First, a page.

Five U.S. senators spoke Tuesday on the chamber floor in support of passing a bill to make D.C. the union’s 51st state.
Sen. Thomas Carper (D-Del.), who authored the Washington D.C. Admission Act of 2021, served as the first of the five lawmakers, all Democrats, on his legislation.
“This is not a Democratic issue or a Republican issue but an American issue,” Carper said, standing in front of a sign saying “End Taxation Without Representation.”
The senator said the District has sent veterans to fight and some have died in the nation’s wars but have no voting representation in the Senate or the U.S. House of Representatives.
Carper also noted that, unlike other states or territories, the Senate has to approve the District’s local judges and the city budget, acts that he deemed “unacceptable in the 21st century.” He said the District pays more federal taxes per capita than some states but “have no say how the taxes are spent.”
On April 22, the House passed for the second consecutive year a bill by D.C. Del. Eleanor Holmes Norton that called for statehood. A hearing in the Senate Committee on Homeland Security and Governmental Affairs on Carper’s legislation hasn’t been scheduled yet.
Carper’s legislation has 45 co-sponsors, including Sen. Cory Booker (D-N.J.), who, like Norton, is a District native.
“I am proud to be born in Washington, D.C.,” Booker said. “My mother would often talk about the patriotic feeling she had being a Washingtonian and preparing the city for the March on Washington.”
Booker said the District was shortchanged in last year’s CARES Act, treated as a territory when it should have had state-level consideration in terms of federal funding. He also noted the District is a majority-minority city and that making it a state “is not just a matter of civil rights but [of] rights for people everywhere.”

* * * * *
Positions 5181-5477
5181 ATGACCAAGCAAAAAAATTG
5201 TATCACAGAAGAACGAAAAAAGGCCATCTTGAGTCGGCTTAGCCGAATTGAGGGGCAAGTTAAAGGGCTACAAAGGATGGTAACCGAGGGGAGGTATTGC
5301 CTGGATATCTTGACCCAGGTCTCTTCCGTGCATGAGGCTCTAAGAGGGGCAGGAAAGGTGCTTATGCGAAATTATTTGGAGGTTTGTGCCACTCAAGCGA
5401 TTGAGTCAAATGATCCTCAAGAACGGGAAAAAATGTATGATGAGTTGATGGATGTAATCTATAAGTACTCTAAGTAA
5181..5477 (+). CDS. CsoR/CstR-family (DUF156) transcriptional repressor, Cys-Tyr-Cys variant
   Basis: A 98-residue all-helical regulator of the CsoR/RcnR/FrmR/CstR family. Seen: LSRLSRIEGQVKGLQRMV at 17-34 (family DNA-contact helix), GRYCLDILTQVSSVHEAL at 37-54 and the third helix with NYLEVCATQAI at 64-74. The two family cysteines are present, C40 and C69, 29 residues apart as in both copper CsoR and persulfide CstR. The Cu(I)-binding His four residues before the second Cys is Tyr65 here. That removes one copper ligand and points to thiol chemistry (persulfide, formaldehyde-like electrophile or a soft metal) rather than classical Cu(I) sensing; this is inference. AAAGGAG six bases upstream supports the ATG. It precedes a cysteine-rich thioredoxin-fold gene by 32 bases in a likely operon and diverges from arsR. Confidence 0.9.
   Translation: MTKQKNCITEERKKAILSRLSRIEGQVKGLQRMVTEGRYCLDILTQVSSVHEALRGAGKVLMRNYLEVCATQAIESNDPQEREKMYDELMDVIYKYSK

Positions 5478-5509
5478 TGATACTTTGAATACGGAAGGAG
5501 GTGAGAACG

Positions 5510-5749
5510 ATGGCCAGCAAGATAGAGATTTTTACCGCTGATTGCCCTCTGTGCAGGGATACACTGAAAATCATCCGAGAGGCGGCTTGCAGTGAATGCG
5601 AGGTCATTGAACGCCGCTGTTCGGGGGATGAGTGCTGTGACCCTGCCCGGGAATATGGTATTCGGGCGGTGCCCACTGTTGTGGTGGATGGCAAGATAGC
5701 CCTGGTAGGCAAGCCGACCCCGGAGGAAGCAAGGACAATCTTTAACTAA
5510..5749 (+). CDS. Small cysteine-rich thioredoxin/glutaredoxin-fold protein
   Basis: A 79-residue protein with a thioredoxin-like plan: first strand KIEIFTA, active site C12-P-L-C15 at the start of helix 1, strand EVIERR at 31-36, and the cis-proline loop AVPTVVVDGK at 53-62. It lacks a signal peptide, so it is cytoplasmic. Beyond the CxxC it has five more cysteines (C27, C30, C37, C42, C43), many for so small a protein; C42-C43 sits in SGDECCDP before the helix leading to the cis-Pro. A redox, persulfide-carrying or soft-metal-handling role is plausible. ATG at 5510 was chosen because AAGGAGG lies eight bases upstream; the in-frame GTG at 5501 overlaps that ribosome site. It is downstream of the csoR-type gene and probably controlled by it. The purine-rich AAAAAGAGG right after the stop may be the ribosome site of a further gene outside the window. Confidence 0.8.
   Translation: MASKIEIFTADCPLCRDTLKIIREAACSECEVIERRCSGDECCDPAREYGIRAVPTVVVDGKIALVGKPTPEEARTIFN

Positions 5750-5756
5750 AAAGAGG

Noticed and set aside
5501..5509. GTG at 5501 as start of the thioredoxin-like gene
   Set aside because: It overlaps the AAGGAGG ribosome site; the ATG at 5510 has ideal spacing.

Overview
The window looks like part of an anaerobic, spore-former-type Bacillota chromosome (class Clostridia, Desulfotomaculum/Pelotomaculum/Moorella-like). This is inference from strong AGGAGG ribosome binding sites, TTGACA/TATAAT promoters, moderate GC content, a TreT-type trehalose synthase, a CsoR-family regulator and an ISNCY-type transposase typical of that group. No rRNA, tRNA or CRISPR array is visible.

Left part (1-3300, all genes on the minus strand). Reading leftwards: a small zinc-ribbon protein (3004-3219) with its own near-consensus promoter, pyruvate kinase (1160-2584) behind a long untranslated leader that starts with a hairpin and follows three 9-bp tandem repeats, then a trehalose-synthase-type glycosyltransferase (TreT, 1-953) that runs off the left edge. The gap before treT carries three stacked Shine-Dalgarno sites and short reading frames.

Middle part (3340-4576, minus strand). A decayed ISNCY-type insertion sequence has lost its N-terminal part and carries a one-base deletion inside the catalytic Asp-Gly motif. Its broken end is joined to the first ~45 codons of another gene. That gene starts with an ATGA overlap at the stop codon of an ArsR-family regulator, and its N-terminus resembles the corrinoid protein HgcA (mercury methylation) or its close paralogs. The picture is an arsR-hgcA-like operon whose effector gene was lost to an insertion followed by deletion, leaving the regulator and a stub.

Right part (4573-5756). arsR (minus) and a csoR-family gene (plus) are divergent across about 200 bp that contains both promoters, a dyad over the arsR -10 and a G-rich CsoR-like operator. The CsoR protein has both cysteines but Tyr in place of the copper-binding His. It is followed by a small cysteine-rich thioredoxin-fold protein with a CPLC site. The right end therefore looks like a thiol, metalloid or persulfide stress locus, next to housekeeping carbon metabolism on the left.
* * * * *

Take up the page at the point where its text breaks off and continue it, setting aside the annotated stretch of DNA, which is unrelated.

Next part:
Sen. Tim Kaine (D-Va.) said the District met the constitutional criteria for being a state.
“A state must have sufficient population and a fixed, permanent population,” he said. “The District meets both of those requirements. The District has more people than Wyoming and Vermont. Plus, 86% of the D.C. voters said in a referendum that they wanted to be a state.”
Kaine echoed Booker’s arguments by some of their colleagues about the racial composition of the District. He pointed out even Virginia senators in the past complained about Hawaii’s strong Asian-Pacific Islander and New Mexico’s Indigenous and Mexican American defining presence.
Kaine said the District’s 46% Black population should not be a deterrent to statehood.
Sen. Chris Van Hollen (D-Md.) said granting the District statehood would give Norton full voting rights in the House. He said District residents pay higher federal taxes than 22 states and like Carper, said Washingtonians should have a voice and vote on how those taxes are spent.
Van Hollen ridiculed Republican arguments that the District can’t be a state because it doesn’t have a landfill, needs more car dealerships, doesn’t have a mining industry and would have an unfair advantage over other states because of its proximity to the federal government. He said denying the District statehood “is selective disenfranchisement.”
“Let us change that today,” Van Hollen said.
Fellow Maryland Sen. Ben Cardin said granting the District statehood would give the U.S. credibility throughout the world.
“We have to self-evaluate where we are,” Cardin said, adding that the U.S. is an outlier because it is the only country that doesn’t allow full voting representation for the citizens of its capital in its national lawmaking body.
“We need to act now at long last and do what is right for the people,” Cardin said. “We need to pass S.51 and promote Democratic values around the world.”